CHEYENNE, Wyo. - Large-group treks over the Mormon Pioneer and Oregon trails in central Wyoming will be curtailed to reduce environmental damage, federal land managers announced Monday.
The decision will most affect members of The Church of Jesus Christ of Latter-day Saints, who often re-enact the western journeys their ancestors made during the 19th century. Groups of as many as 400 sometimes dress in period clothing and pull belongings in handcarts along the trail.
Under the new rule, a maximum of 200 people would be allowed in one group, and those large groups would have to apply for and agree to conditions of a special recreation permit.
"We haven't decided at this point if we're going to sign the permit," said Lloyd Larsen, a Lander resident and spokesman for the church in Wyoming.
"They have given us the conditions of the permit and
we're studying them at this time and we'll make a decision
on what we'll do in the near future."
Larsen appreciates efforts by BLM personnel to gather public opinion and attempt to reach a fair balance, but said church officials are concerned about added responsibilities the church would face under the permit.
Interest by LDS members in retracing the trail was heightened in 1997 by celebrations of the 150th anniversary of the first trek to Utah made by church pioneers.
That interest has continued almost unabated, prompting the new rules.
The requirement of permits by large groups seeking to use a 20-mile public segment of the immigrant trails begins this year, said Jack Kelly, manager of the BLM Lander Field Office. A fee of $4 per person per day will be charged.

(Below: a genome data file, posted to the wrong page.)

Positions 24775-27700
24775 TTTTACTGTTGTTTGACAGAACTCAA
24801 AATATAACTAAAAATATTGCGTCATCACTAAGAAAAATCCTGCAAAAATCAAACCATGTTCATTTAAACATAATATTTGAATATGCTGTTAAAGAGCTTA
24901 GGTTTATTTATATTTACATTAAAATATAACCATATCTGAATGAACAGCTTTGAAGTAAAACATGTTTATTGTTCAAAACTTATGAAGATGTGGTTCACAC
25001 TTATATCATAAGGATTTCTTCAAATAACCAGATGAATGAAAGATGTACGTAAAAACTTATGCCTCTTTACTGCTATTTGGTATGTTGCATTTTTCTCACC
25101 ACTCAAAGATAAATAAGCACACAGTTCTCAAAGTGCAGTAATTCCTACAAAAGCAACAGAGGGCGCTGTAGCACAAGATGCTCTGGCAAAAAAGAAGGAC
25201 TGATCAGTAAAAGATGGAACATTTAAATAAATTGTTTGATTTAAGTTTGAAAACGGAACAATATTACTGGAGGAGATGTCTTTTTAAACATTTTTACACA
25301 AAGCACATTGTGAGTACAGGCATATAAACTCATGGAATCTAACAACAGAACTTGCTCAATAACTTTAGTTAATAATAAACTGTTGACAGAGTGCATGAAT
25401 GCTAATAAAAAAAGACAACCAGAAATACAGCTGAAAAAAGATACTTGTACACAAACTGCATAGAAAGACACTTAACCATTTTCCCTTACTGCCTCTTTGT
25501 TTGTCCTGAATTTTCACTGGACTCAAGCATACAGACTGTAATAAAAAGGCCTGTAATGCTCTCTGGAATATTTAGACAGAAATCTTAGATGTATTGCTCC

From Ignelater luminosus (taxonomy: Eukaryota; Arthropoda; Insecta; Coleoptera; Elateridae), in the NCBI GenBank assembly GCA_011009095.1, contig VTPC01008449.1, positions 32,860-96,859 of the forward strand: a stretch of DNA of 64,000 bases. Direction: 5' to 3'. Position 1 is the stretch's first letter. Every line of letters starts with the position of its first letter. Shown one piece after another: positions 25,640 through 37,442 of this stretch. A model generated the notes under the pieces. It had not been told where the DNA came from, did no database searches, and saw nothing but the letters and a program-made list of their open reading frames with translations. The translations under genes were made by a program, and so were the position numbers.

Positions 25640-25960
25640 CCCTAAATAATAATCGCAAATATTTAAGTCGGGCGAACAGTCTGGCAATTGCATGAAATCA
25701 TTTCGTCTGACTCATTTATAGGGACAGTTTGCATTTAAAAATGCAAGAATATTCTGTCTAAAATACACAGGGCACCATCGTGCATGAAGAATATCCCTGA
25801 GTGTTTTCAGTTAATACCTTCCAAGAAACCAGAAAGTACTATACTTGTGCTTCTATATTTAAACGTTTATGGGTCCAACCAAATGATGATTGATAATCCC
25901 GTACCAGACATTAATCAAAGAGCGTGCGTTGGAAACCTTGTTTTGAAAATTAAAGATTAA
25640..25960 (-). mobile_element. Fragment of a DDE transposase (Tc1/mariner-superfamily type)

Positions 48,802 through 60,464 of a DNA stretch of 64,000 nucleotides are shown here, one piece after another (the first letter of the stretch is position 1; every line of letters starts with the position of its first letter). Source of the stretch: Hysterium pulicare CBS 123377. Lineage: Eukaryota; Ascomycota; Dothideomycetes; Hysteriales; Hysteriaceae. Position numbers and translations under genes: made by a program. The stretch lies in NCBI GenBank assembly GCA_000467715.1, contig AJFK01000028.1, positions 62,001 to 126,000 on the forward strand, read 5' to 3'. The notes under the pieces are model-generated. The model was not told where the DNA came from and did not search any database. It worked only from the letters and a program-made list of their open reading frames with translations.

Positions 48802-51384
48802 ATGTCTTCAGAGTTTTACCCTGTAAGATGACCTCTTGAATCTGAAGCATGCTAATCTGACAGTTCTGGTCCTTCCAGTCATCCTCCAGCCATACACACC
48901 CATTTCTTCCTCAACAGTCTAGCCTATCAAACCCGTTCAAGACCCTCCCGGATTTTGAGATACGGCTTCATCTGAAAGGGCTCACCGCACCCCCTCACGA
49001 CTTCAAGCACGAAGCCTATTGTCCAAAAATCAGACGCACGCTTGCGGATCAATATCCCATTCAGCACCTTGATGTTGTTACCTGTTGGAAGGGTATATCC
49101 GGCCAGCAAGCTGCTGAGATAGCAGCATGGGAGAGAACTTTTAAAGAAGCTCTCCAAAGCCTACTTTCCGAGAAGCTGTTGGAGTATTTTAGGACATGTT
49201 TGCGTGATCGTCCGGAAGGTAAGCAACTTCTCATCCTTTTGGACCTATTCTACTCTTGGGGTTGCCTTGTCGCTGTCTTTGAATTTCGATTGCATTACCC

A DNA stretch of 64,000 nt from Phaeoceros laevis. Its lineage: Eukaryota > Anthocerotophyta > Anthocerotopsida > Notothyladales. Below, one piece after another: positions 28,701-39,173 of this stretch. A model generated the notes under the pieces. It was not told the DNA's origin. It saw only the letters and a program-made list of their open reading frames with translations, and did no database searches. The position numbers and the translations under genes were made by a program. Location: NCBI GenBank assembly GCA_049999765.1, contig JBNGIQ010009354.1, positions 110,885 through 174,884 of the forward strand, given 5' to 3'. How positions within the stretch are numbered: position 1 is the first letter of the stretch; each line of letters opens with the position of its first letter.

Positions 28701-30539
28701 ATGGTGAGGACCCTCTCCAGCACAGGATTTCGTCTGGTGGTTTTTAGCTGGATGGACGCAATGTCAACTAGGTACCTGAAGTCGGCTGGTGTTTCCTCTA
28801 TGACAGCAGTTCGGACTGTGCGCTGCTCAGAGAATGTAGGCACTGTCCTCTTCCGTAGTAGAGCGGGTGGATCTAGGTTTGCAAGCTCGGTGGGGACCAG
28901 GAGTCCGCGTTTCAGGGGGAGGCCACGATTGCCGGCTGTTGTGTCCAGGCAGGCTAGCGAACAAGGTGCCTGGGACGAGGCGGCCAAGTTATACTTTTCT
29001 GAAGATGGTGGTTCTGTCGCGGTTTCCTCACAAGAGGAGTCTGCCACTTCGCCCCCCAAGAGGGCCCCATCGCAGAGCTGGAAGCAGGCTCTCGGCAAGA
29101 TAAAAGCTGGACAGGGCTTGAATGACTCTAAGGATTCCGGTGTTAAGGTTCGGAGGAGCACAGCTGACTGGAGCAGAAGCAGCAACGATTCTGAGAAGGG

Comments received on the agency's environmental assessment from the church, as well as other interested groups and governmental agencies, were particularly helpful in making the decision, Kelly said.
"This decision provides for levels of use that will sustain the character and values of the National Historic Trails," he said in a release.
"It also protects wildlife, historic and cultural resources and provides a balance between church-sponsored handcart treks and other recreational uses of the area."
Limits will be phased in beginning in 2006.
A maximum of 7,500 people will be allowed to take part in activities between Sixth Crossing and Rock Creek Hollow, with 5,000 of the 7,500 allocated to the Farm Management Co., a subsidiary of the church.
Use will be allowed from July 1 through Sept. 15.
A two-mile section of the historic trails over Rocky Ridge will be closed to motor vehicles, to protect historical and environmental resources, Kelly said.
Individual and small-group use of the segment will continue to be exempt from permit and fee requirements.
Funds collected will be used by the Lander BLM office to manage the trails, which
have seen their use increase tenfold since the mid-1990s, Kelly said.
"We have a responsibility to make changes to curtail the impacts and ensure that the quality of the trail resources is maintained," he said.
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